1. Decide how to deal with the grades.

The whole idea of SBG is that a student can try to improve their grade by reassessing a specific topic, rather than a comprehensive assessment. They can target a specific area of weakness to work toward mastery. Most SBG systems grade on a 0-4 scale, with 4 being complete mastery. I use a 0-4 point scale, but I've never actually given a 0 (they always at least attempt every question since they pick the topic to answer), so it's really a 1-4 system. Since you will have students on different topics at different times, many of the topics will be 0's until that student attempts that topic. I don't give a passing grade until they make a 3 (I count a 3 as a 70, not 75, only to encourage kids to make it to a 4). Traditional SBG systems use this 0-4 system as their only (or primary) source of grades. However, I count each grouping of topics (each color group) as a quiz grade. Students receive an "exempt" marking until their first attempt.

2. List out your topics for mastery.

First of all, this is NOT going to be an all-inclusive list. Using your pacing guide for the semester, pick the topics that you believe are most important for students to completely MASTER. I usually limit myself to 30 topics. This process takes a while, but it's worth the reflection. Once you have your topics, group them into 6 topic "groups." These will be your color groups. Then each topic gets a number, so you have Purple 1, Purple 2, and so on. I usually try to keep the group labels pretty vague. My Algebra 1 groups are simplifying and solving, working with functions, quadratics and factoring, non-linear functions, foundations of geometry, and linear functions. Each topic group gets a color, and each color has 5 subtopics.

3. Design a way for your students to literally "pick up" their assessment.

With students working on different levels, there's not an easy way to pass out assessments. I set up an area on my back wall with pockets for each level that contain the questions students will answer. Students walk back to the wall, choose their assessment, and write their work and answers on a separate sheet of paper so that the questions can be reused by another student. It's best to use the actual colors on the wall - so students can look for the red group, then find their number.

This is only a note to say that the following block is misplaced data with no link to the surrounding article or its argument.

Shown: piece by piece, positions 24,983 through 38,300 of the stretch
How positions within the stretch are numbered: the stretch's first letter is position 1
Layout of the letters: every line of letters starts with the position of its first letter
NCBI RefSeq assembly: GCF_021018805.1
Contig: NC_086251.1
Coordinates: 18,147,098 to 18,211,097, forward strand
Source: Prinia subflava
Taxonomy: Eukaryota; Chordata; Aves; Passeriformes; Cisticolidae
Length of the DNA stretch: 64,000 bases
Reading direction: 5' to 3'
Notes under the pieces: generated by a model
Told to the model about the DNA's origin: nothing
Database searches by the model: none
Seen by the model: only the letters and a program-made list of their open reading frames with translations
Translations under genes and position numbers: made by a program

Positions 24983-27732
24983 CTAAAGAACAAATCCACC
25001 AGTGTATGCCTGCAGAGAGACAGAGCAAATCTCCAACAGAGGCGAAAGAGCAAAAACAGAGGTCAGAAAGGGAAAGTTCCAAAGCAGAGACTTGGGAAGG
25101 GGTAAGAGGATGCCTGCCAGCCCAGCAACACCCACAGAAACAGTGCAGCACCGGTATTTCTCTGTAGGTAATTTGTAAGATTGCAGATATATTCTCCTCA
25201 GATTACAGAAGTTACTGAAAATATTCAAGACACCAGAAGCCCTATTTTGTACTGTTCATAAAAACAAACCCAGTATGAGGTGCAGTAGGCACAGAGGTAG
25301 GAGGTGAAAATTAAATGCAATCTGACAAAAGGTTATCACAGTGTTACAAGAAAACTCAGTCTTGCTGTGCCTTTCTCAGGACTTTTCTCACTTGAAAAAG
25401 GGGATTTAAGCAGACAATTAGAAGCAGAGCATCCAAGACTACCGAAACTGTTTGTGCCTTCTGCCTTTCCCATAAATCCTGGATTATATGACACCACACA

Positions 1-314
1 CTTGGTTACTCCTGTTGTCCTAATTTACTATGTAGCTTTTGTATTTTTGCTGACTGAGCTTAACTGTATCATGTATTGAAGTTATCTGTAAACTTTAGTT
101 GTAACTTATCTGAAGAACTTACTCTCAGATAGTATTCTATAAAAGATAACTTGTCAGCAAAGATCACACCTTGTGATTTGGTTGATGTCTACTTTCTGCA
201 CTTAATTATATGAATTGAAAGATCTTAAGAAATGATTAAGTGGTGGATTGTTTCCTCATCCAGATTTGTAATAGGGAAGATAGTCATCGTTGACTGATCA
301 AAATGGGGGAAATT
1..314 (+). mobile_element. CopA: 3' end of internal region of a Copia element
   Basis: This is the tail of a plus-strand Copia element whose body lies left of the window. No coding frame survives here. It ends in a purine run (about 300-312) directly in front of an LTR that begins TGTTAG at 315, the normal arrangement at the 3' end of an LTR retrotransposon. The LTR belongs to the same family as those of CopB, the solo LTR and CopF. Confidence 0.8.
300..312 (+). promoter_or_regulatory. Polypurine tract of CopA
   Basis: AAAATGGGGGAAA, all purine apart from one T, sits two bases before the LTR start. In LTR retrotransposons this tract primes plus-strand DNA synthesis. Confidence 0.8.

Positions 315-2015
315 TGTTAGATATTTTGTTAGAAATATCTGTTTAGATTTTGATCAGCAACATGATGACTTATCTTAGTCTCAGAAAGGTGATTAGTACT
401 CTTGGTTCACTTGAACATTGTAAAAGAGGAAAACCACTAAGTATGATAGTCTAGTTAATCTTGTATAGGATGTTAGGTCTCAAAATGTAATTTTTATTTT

4. Create the assessments.

Kuta software is great for this step. For each topic, I made 12 questions and an answer key. I would put 4 random numbers from 1-12 on the board, and students would answer those 4 questions to earn their credit. I also printed the answer key on colored paper, so I could quickly find what level I was grading. They were required to show work and highlight their answers to make this process a little faster. Collecting these, I had the students sort them into color groups, so I could grade all the red levels at once, but I want to come up with a better system for that this year. At this point, I'm thinking that I will use a labeled stacking tray for them to turn in their papers, rather than piles on my desk that I would immediately feel compelled to straighten and put away.

5. Create a tracking system for the grades, and for student use.

Students need a list of the topics, and a way to keep track of their grades. This can be as basic as a list in their notebook with dates and few columns for their attempts. If you are going to want all students to go through the same progression, make sure your list reflects that progression. I allowed my students to complete topics in any order, but often made suggestions of where to go next on an individual basis. (I should clarify - they could go in any order AFTER completing the entire first group, which was simplifying and solving).

That's all, folks! At that point, you're ready to go.

How do you fit this into your daily schedule? Do you have them answer questions once a week? Every other day?

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